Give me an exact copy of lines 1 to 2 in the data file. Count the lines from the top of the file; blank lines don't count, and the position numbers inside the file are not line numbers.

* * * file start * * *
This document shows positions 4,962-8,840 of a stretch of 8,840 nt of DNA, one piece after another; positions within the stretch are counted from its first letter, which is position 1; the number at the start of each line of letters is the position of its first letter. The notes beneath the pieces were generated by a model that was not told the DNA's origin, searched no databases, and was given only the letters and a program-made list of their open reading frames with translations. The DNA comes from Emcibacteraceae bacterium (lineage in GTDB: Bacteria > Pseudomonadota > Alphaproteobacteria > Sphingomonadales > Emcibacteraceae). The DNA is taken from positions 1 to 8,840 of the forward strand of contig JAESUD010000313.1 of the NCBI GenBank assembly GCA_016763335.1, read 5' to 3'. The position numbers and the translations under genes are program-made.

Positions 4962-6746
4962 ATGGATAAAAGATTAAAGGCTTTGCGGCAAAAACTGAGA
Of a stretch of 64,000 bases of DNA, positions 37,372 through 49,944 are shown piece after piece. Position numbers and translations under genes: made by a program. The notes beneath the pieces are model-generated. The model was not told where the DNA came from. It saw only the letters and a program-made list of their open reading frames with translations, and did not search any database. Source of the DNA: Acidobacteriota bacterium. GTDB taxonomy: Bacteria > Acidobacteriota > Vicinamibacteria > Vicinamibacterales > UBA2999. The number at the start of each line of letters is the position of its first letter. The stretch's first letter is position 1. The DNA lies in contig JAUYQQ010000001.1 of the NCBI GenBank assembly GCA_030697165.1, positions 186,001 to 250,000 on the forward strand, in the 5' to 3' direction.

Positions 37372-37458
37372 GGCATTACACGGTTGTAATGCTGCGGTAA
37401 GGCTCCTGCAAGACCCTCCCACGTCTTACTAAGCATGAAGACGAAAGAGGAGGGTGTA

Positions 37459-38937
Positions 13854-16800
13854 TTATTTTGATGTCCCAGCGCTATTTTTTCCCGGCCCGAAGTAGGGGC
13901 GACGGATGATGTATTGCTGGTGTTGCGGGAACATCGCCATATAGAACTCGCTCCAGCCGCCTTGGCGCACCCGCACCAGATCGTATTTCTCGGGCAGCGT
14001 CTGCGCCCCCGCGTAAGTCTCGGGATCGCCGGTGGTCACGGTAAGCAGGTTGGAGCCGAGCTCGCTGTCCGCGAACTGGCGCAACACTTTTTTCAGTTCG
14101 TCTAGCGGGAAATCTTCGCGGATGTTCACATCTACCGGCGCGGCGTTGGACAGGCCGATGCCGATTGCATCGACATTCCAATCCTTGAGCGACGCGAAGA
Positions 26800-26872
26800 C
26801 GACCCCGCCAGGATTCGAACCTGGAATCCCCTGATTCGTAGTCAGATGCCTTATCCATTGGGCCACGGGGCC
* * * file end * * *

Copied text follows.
This document shows positions 4,962-8,840 of a stretch of 8,840 nt of DNA, one piece after another; positions within the stretch are counted from its first letter, which is position 1; the number at the start of each line of letters is the position of its first letter. The notes beneath the pieces were generated by a model that was not told the DNA's origin, searched no databases, and was given only the letters and a program-made list of their open reading frames with translations. The DNA comes from Emcibacteraceae bacterium (lineage in GTDB: Bacteria > Pseudomonadota > Alphaproteobacteria > Sphingomonadales > Emcibacteraceae). The DNA is taken from positions 1 to 8,840 of the forward strand of contig JAESUD010000313.1 of the NCBI GenBank assembly GCA_016763335.1, read 5' to 3'. The position numbers and the translations under genes are program-made.

Positions 4962-6746